Anatomy and physiology of the vocal mechanism
To better understand voice disorders, it is important to first understand the anatomy and physiology of the vocal mechanism. Voicing occurs in the larynx, at the level of the vocal folds. There is both a motoric/neurological and aerodynamic component to normal vocal function. Laryngeal muscles actively work to bring vocal folds together (adduction) and pull them apart (abduction). When the vocal folds come together, the airflow below from the lungs set the vocal folds into vibration at an exceptional rate per second, creating our voice. Besides for speech, vocal folds serve additional purposes, including maintaining an open airway during breathing and protecting the airway during swallowing. Although the vocal folds can serve different functions, difficulty in one function can indicate difficulty in another.
Causes for a voice disorder
Voice disorders can occur for a variety of reasons with the origins being neurological, organic, traumatic, or behavioral. Neurological impairment can be the result of progressive, degenerative diseases (i.e. Parkinson’s disease, Huntington’s disease, ALS) or through sudden onset damage (i.e. brain injury or damage to the peripheral nervous system). Nerve damage could impair both the motor function of the vocal folds (responsible for voicing) and the sensory function (responsible for protecting the airway).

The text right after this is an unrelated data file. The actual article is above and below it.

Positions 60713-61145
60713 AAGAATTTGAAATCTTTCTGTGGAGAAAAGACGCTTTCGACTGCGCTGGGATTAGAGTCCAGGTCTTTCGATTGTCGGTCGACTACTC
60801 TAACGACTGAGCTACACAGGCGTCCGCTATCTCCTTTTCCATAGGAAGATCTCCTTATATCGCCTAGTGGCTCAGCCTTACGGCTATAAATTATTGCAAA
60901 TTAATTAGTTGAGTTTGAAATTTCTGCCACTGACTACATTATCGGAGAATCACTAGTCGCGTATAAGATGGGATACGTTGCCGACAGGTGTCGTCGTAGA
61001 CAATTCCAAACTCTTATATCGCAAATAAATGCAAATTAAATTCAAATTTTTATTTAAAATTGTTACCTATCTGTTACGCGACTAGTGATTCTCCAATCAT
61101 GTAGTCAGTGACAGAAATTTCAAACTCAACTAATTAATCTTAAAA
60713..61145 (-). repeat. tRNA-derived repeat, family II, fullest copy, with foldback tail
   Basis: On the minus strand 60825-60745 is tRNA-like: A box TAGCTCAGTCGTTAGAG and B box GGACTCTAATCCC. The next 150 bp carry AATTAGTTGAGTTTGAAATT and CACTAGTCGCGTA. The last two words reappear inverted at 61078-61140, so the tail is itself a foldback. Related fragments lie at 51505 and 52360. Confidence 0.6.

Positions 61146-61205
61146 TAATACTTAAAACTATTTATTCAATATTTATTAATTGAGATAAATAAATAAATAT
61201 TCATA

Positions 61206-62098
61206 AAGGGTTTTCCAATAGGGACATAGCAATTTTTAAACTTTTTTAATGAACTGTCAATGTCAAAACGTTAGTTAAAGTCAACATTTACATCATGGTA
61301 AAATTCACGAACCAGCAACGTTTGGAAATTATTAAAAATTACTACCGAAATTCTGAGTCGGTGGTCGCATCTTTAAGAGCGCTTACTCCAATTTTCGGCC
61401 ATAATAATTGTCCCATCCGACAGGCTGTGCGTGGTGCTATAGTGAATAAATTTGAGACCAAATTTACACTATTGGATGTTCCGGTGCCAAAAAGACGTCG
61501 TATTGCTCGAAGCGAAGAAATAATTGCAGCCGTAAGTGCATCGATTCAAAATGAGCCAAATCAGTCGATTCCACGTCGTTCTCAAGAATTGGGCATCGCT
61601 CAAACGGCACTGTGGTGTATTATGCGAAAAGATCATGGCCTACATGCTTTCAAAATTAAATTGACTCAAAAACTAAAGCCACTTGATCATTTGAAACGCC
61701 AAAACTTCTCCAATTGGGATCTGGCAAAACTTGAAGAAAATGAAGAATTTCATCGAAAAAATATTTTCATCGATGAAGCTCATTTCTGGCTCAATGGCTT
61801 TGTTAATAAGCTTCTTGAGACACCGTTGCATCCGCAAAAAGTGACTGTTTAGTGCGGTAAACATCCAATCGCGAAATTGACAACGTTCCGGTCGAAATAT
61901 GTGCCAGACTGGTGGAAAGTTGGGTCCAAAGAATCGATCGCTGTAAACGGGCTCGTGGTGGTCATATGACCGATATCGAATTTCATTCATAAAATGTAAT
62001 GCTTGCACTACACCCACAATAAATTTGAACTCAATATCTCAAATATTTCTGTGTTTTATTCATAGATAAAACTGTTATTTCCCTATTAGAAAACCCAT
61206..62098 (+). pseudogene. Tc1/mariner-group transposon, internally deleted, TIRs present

The cause of voice disorders may also be organic in nature, such that they can be secondary to different laryngeal cancers, a congenital anomaly, or gastrointestinal reflux (GERD). Trauma, which could be from endotracheal intubation or inhalation of chemical gases or smoke, could also significantly injure laryngeal structures.
Possibly the most well-known cause for a voice disorder is a result of phonotrauma. This term is often interchanged with the terms vocal misuse or abuse, which refer to engaging in poor vocal behaviors such as persistent yelling, screaming or extensive voice use without voice rest. However, it should be noted that vocal misuse does not necessarily imply behavioral trauma to vocal folds. It could be considered vocal misuse if an individual continues to present with a high-pitched voice past the age of puberty (i.e. puberphonia).
Identifying and evaluating a voice disorder